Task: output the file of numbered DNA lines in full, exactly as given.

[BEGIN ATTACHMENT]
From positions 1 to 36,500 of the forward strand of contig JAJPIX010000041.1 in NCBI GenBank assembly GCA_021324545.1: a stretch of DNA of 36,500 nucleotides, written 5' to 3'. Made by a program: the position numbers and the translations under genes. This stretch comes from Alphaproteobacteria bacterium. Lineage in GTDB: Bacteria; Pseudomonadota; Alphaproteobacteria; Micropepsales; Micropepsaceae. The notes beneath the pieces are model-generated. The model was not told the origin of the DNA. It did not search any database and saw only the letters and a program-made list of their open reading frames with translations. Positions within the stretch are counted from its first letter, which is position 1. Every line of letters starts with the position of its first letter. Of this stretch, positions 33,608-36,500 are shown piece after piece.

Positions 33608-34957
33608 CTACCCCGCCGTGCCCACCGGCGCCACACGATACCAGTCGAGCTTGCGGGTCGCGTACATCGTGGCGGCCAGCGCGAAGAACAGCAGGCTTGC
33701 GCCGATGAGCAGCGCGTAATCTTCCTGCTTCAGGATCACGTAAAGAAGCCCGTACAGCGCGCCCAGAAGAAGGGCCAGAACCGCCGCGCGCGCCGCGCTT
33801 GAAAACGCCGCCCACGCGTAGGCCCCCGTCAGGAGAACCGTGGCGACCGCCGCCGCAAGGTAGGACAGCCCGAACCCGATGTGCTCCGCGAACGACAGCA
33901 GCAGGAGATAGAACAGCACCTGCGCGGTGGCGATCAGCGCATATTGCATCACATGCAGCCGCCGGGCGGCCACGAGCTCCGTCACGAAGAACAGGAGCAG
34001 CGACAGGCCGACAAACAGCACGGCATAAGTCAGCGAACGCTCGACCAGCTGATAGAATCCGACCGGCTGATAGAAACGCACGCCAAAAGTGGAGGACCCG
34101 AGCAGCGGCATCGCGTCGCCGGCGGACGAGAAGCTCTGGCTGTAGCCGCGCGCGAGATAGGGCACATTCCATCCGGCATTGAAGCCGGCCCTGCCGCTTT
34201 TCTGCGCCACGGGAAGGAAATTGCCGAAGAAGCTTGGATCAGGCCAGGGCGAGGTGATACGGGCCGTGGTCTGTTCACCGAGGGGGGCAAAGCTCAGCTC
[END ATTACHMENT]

From positions 1 to 36,500 of the forward strand of contig JAJPIX010000041.1 in NCBI GenBank assembly GCA_021324545.1: a stretch of DNA of 36,500 nucleotides, written 5' to 3'. Made by a program: the position numbers and the translations under genes. This stretch comes from Alphaproteobacteria bacterium. Lineage in GTDB: Bacteria; Pseudomonadota; Alphaproteobacteria; Micropepsales; Micropepsaceae. The notes beneath the pieces are model-generated. The model was not told the origin of the DNA. It did not search any database and saw only the letters and a program-made list of their open reading frames with translations. Positions within the stretch are counted from its first letter, which is position 1. Every line of letters starts with the position of its first letter. Of this stretch, positions 33,608-36,500 are shown piece after piece.

Positions 33608-34957
33608 CTACCCCGCCGTGCCCACCGGCGCCACACGATACCAGTCGAGCTTGCGGGTCGCGTACATCGTGGCGGCCAGCGCGAAGAACAGCAGGCTTGC
33701 GCCGATGAGCAGCGCGTAATCTTCCTGCTTCAGGATCACGTAAAGAAGCCCGTACAGCGCGCCCAGAAGAAGGGCCAGAACCGCCGCGCGCGCCGCGCTT
33801 GAAAACGCCGCCCACGCGTAGGCCCCCGTCAGGAGAACCGTGGCGACCGCCGCCGCAAGGTAGGACAGCCCGAACCCGATGTGCTCCGCGAACGACAGCA
33901 GCAGGAGATAGAACAGCACCTGCGCGGTGGCGATCAGCGCATATTGCATCACATGCAGCCGCCGGGCGGCCACGAGCTCCGTCACGAAGAACAGGAGCAG
34001 CGACAGGCCGACAAACAGCACGGCATAAGTCAGCGAACGCTCGACCAGCTGATAGAATCCGACCGGCTGATAGAAACGCACGCCAAAAGTGGAGGACCCG
34101 AGCAGCGGCATCGCGTCGCCGGCGGACGAGAAGCTCTGGCTGTAGCCGCGCGCGAGATAGGGCACATTCCATCCGGCATTGAAGCCGGCCCTGCCGCTTT
34201 TCTGCGCCACGGGAAGGAAATTGCCGAAGAAGCTTGGATCAGGCCAGGGCGAGGTGATACGGGCCGTGGTCTGTTCACCGAGGGGGGCAAAGCTCAGCTC